History professor J.B. Shank believes there is not just one correct way to understand the world. Shank emphasizes this in his historical research, studying artistic ways of approaching science, and vice versa. “Historically, the arts and sciences were not opposites, they were very much entangled,” he says.
History professor Erika Lee studies xenophobia, and asserts that American immigration laws don’t have to be drawn from a place of fear or hatred. “We needed to have an honest, brave conversation about the democratic values on which the country was founded,” she says.
A Hedley Donovan Scholarship sent Shayna Allen (BA '19, history) to Ukraine to gather testimonies of the participants of a Peace Summit in Kiev. "With the annexation of Crimea, the Russian-Ukrainian War on the east, and the new leadership in Ukraine, I decided it was an important time to shed light on the work of Ukrainian activists who are pursuing the democratic development of Ukraine."
Professor Daniel Schroeter holds the Amos S. Deinard Memorial Chair in Jewish History. He studies Muslim-Jewish relations from early modern times to the present in the Middle East and North Africa, with a particular focus on Morocco. "In an age when all the public hears about is intercommunal violence and intractable conflict in the Middle East, it is instructive to learn that amid the interfaith tensions there is a long history of coexistence between Muslims and Jews, a shared culture and experience that can be the foundation for mutual understanding and peace."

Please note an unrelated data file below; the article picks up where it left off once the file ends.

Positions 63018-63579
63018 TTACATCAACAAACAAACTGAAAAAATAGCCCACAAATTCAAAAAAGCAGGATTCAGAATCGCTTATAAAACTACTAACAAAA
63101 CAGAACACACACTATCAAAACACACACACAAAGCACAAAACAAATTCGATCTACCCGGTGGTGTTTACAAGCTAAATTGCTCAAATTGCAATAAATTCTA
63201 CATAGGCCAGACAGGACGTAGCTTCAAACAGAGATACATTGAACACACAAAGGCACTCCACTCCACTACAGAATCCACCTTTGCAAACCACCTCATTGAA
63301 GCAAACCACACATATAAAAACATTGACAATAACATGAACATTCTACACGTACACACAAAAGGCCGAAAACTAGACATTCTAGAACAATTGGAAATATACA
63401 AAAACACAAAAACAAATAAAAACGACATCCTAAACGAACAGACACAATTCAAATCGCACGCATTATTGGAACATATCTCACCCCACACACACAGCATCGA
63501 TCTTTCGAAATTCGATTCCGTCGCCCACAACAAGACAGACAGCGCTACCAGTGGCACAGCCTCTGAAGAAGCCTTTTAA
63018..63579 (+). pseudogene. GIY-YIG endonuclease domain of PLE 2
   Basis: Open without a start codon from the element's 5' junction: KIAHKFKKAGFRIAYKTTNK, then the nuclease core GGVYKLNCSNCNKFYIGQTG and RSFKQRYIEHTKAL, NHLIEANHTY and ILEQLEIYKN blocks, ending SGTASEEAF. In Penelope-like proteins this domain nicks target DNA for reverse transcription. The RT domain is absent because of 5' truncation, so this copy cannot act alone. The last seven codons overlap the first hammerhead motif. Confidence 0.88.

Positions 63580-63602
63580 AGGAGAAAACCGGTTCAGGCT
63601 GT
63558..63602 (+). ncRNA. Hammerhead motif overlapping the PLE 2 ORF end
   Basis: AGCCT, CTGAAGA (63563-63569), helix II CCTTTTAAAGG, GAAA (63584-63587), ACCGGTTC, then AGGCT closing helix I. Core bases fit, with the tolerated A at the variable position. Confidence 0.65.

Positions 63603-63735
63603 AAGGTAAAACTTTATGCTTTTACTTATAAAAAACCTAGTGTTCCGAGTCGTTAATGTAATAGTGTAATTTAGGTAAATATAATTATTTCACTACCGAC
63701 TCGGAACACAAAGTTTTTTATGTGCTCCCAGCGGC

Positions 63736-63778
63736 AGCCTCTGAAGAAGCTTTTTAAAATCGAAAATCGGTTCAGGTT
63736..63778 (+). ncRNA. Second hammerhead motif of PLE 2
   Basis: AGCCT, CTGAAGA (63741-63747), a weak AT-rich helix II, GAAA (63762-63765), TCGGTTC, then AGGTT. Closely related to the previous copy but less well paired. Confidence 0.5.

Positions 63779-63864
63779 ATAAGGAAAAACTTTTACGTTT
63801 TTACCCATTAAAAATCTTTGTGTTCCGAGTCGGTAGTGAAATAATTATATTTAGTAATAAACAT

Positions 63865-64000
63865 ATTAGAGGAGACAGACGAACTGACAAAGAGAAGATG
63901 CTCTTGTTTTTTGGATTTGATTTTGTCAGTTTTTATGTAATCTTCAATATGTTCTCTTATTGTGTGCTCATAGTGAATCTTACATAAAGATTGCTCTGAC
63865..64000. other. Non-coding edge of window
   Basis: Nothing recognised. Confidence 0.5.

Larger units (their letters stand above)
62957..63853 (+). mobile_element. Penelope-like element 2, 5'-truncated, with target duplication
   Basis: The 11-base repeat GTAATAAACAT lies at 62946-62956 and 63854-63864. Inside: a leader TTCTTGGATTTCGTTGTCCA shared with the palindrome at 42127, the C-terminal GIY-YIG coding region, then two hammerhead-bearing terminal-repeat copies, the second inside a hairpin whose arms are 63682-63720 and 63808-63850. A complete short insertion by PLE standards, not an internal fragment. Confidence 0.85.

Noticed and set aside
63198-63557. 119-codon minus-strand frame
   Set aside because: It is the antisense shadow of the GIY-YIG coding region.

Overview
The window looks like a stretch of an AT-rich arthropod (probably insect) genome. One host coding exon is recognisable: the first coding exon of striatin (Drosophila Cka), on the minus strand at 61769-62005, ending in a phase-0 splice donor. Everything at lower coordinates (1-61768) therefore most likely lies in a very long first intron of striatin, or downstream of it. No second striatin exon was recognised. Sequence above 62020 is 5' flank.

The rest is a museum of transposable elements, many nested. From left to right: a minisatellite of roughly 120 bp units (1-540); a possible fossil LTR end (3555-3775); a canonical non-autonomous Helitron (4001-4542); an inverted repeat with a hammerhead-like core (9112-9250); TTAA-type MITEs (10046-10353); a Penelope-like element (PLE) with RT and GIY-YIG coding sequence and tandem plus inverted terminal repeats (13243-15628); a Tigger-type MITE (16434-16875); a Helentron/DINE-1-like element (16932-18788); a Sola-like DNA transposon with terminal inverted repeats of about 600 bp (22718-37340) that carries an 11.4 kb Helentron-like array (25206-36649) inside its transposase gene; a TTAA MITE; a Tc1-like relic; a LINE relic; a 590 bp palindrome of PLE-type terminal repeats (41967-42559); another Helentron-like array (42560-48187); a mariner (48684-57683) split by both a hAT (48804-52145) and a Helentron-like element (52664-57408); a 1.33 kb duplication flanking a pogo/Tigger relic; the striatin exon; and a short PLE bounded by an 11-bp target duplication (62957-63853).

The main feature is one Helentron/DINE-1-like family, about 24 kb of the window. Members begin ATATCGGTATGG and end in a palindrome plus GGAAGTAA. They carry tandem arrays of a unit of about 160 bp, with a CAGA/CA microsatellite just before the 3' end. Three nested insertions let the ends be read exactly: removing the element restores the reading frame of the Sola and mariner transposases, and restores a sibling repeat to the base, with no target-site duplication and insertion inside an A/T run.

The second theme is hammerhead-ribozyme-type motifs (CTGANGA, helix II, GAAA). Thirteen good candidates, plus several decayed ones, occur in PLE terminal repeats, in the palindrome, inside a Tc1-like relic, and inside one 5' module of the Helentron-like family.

Erika Lee, a professor of history and director of the Immigration History Research Center, is interviewed by PBS about recent comments made by President Trump. "...remarks by the president and the division that it has caused points to a much larger, deeper problem in the United States," she says.
John Little, PhD student in history and American Indian Studies, explores what Native American veterans' experiences were like during and after the Vietnam War. "They were fighting on two fronts: they were battling racism and stereotypes, while also fighting for the US Army,” he says.
Kathryn Reyerson teaches her students how to “think like a pirate.” Her course, Piracy in the Mediterranean: The World of Merchants and Pirates, explores cross-cultural interaction, global connections, and the identities of people who set out to sea during the Middle Ages.